Superman: Son of Kal-El #5 shows just how stressful being Superman is (Especially when Bendix hits you with some solar energy.) in a focused story from Tom Taylor, John Timms, and Hi-Fi. Jon Kent think he can save everyone thanks to his little power boost that enhances his strength and speed, but it also increases his stress levels and leads to a kind of superpowered burnout. This is a comic for anyone who has taken on way too much at work or school and just can’t handle it any more as Taylor and Timms zeroes on Jon’s emotions and also set up a little romance with Jay, a journalist and metahuman.
John Timms and Hi-Fi’s visuals drive home how overworked Jon is while Tom Taylor’s plot has Jon Kent flying all over the world and only delegating a single task to a fellow superhero, The Flash, who definitely knows what he’s going through. Superman: Son of Kal-El #5 features several single and double page spreads with darting figures everywhere. There’s one page in particular where Timms and Hi-Fi depict Jon as just a red blur grabbing every citizen of a town in Luxembourg that has been overwhelmed by a flood. However, when Jon is portrayed in close-up, John Timms draws him with dark circle and beads of sweat coming down his face showing that he’s ill, and although he’s bulletproof, he still gets tired. A concept that comes into play throughout the comic is control with Jay and The Aerie finally telling Jon to take a break because people around the world are filming and saying that he can’t control himself.
These reality checks combined with Taylor’s narration for Jon shows how much self-control it takes to be Superman. You can’t just fly around willy-nilly: that shit is for Miracleman or Homelander. He and John Timms are digging into a vein of Superman story that can be great (The ending Superman vs. Darkseid battle in Justice League Unlimited) or not so great (Superman Returns video game). They create tension through Jon having to maintain control of his enhanced abilities and avoiding collateral damage that would directly contradict his mission to save everyone. However, the events of Superman: Son of Kal-El #5 are a wake up call for his youthful idealism and stress the importance of self-care and not filling one’s plate too much. But because Jon Kent’s job involves the difference between life or death, this sometimes gets lost in the shuffle, and the issue wraps up with him again going into action.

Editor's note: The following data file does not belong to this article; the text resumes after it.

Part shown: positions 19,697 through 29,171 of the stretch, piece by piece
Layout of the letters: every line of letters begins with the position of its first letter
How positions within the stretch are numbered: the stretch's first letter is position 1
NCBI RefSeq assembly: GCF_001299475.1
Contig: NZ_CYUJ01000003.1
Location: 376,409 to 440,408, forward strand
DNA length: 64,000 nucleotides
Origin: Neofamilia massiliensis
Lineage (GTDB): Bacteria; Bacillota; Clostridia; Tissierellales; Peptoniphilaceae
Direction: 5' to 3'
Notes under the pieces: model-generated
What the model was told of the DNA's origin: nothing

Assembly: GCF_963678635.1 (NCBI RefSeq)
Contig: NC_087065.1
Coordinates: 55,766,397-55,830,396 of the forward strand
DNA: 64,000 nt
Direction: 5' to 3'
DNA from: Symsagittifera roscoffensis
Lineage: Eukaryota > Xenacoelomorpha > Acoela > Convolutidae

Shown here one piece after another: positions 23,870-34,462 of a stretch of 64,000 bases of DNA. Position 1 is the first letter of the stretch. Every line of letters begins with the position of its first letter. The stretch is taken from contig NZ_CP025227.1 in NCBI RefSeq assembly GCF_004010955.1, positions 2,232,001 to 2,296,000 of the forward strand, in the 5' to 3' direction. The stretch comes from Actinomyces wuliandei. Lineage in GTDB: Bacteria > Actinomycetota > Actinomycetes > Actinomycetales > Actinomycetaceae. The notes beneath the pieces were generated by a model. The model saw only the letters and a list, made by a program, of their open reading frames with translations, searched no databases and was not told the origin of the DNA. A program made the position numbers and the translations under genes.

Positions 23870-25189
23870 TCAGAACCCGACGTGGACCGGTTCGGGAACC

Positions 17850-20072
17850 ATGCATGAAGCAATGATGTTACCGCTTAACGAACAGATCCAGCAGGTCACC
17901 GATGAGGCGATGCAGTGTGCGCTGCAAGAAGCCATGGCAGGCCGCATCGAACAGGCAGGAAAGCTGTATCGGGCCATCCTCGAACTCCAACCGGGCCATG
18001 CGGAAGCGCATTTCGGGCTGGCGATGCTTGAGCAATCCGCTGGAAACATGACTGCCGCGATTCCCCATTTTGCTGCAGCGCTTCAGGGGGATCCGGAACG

The cover of Superman: Son of Kal-El #5 isn’t misleading as Tom Taylor and Timms continue to flesh out the relationship between Jon and Jay. In-story, a big deal isn’t made about Jon’s sexuality: he and Jay have chemistry and an emotional bond so they smooch. It’s refreshing and reads like your standard superhero romantic subplot instead of some kind of Glee-esque very special issue although that’s the kind of media coverage this comic has been getting. (Just saying, Superman being bi would have been a huge deal for me as a queer kid so I’m 100% okay with all the hype and have enjoyed laughing at the ignorant cretins on Fox News and right wing Twitter.) I enjoy the back and forth that Taylor writes for Jon and Jay, and how sensitive Jay is to Jon’s needs giving him noise-canceling headphones so he can take a break from saving the day. Previous comics have laid the ground for their activism-driven approach to superheroics so Superman: Son of Kal-El #5 is really the culmination of everything as they’re ready to fight Bendix in upcoming issues. Also, Hi-Fi’s colors play an underrated part in showing Jon and Jay’s feelings for each other as the studio uses softer lighting compared to Jon’s frenetic flying and superheroing. The vibe for their first kiss is more like a Carly Rae Jepsen live show than a cape book.
Superman: Son of Kal-El #5 is character, not plot-driven as Tom Taylor, John Timms, and Hi-Fi dig into Jon Kent’s emotions at both work and play. He has great power, but he also has limitations. However, smooching a cute boy and taking some time for self-care will help with that so that Jon is back in action and using his powers in a social justice-tinged way.
Story: Tom Taylor Art: John Timms
Colors: Hi-Fi Letters: Dave Sharpe
Story: 9.0 Art:8.5 Overall: 8.7 Recommendation: Buy
DC Comics provided Graphic Policy with a FREE copy for review
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